As readers of this post series know, Fangoria didn’t become the top horror movie mag overnight. It was born as a sort of all-things-to-all-fans compromise intended to cater to sci-fi and fantasy fans as well as the horror crowd — but no magazine can serve that many masters. Fangoria gradually developed into a horror-driven magazine over time but it took a while to work out the sci-fi/fantasy kinks in its blend of fare. As Issue #10 proves, non-horror content could still pull a sneak attack on unsuspecting gorehounds in the pages of Fangoria’s early issues.
Issue #10 starts well for the horror fan with a brace of informative articles on then-current horror fare. Scanners is the cover story this time around and readers are treated to a typically intelligent interview with David Cronenberg, in which he discusses the film’s rushed schedule and how the finale had to be reshot with new Dick Smith makeup effects to make it work. Cronenberg would later be more critical of the producers on this film but he’s fairly diplomatic here. He also talks about his planned but never produced version Frankenstein (oh, what might have been…).
Dick Smith is highlighted in an interview about his work on Altered States. It’s a fascinating, stunningly candid piece in which he discusses the challenges of working on that troubled production, which was years in the making and involved a change of directors. Smith relates the challenges of working with filmmakers who were constantly changing their minds and discusses the many rejected makeups he designed along the way.
There’s also a memorable interview with Charles Kaufman about the making of his black comedy/horror classic Mother’s Day — a big highlight here is his discussion of the brave decision to release the film unrated, something that would never happen in this day and age. Vintage horror fans will be pleased by the first installment of a two-part interview with Jimmy Sangster in which he discusses his early days as a writer at Hammer Studios. It covers everything from the studio’s first Dracula and Frankenstein films through his underrated directing debut, The Horror Of Frankenstein and Sangster discusses it all with deadpan wit and a lack of pretension.
Beyond the aforementioned content, the content gets noticeably less horror oriented. Outer Limits producer Leslie Stevens returns for the second part of a chat about his t.v. career, including a discussion of his work on Battlestar Galactica and the Sheena: Queen Of The Jungle movie ( three years would pass before the latter film got made and Stevens only had co-story credit). There’s also the long-delayed final part of a “Great Animated Apes” series focusing on Mighty Joe Young. It’s a pretty good read, including some fascinating stuff about how Ray Harryhausen got his big break working on the film as a starry-eyed protégé to Willis O’Brien.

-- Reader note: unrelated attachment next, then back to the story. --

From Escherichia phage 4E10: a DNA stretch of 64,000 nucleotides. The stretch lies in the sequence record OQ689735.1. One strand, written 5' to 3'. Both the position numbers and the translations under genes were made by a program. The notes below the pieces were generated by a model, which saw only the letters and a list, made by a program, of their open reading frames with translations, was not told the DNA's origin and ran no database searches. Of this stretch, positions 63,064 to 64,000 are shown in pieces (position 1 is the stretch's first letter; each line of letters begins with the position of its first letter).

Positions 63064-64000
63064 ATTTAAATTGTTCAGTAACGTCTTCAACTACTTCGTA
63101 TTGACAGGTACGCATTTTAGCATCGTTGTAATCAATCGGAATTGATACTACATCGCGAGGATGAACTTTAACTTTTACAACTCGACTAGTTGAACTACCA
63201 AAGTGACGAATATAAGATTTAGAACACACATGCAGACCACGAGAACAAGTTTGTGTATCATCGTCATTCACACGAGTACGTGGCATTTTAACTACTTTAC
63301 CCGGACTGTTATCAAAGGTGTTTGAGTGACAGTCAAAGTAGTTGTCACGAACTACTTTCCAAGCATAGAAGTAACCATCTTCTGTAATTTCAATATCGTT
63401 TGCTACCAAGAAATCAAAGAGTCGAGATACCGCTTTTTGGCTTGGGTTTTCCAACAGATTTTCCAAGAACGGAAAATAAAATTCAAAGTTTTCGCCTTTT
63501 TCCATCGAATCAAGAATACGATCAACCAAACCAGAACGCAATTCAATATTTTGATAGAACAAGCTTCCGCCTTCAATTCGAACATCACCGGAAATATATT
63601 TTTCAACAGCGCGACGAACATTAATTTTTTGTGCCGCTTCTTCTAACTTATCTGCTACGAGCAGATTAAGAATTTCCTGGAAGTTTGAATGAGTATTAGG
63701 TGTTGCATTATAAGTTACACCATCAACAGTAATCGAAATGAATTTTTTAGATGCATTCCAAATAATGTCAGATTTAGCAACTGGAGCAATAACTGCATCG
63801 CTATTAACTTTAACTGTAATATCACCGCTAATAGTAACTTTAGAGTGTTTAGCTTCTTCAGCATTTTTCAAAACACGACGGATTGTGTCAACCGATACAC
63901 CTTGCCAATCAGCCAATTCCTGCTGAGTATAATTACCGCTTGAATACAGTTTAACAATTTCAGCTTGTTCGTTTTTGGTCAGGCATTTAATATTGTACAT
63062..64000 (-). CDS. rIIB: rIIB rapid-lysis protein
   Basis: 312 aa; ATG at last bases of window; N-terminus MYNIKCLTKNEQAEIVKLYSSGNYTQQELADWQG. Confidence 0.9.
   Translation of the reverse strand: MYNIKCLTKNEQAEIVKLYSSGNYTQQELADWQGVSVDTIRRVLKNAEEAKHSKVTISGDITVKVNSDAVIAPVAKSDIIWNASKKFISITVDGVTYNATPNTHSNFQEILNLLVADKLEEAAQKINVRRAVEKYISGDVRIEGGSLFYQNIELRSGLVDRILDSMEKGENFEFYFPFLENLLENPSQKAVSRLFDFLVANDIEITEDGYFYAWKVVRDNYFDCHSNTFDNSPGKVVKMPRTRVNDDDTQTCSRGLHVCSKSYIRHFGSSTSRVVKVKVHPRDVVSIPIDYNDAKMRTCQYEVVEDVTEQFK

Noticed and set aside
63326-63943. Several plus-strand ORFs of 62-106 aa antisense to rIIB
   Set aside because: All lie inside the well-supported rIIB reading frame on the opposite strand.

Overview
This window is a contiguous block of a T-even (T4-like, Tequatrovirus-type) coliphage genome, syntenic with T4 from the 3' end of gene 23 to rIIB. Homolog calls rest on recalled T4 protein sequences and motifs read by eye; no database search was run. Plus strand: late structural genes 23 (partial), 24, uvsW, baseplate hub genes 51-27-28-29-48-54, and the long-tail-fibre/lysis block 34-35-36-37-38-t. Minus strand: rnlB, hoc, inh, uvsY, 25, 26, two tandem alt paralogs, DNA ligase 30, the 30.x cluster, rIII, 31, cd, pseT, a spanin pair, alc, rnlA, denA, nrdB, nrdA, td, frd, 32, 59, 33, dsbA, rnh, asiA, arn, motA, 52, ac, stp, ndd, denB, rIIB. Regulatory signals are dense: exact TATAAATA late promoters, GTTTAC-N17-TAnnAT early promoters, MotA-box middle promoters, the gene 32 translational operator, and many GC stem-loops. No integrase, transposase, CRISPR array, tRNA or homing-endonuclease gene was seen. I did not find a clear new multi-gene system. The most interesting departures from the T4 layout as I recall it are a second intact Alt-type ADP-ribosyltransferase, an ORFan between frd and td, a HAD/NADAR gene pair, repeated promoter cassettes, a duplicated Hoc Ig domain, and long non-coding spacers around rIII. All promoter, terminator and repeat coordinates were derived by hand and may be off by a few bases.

The remaining articles have even less to do with horror. A posthumous tribute to animator Tex Avery is well-written but feels like it waltzed in from a different magazine. Much less appetizing is a discussion of an animated t.v. special called Faeries. Simply put, this kind of sub-Tolkien business is a painful read for anyone who bought the magazine for horror content. There is a disconnect between these two articles and the rest of the issue — and it feels like the publishers were either clearing the old-article decks or trying to fill space left by a lack of new horror articles.
Thankfully, the issue closes on a fun note with its “Monster Invasion” news section, which has fun, early info-blurbs on films like Contamination, Shogun Assassin and Hell Night. However, the most fascinating info comes from a brief blurb on slasher New Year’s Evil, in which writer/director Emmett Alston reveals he intended to make two other horror efforts: the first was X-Ray with Jill St. John (Boaz Davidson later made that film with Barbi Benton) and a never produced flick called Lover’s Lane that would have starred Wayne Newton!
Ultimately, Issue #10 of Fangoria remains worthwhile for horror fans because of the aforementioned strong horror-related articles — but it’s also a reminder of the stumbles the magazine endured as it worked out the kinks and established its horror-driven identity.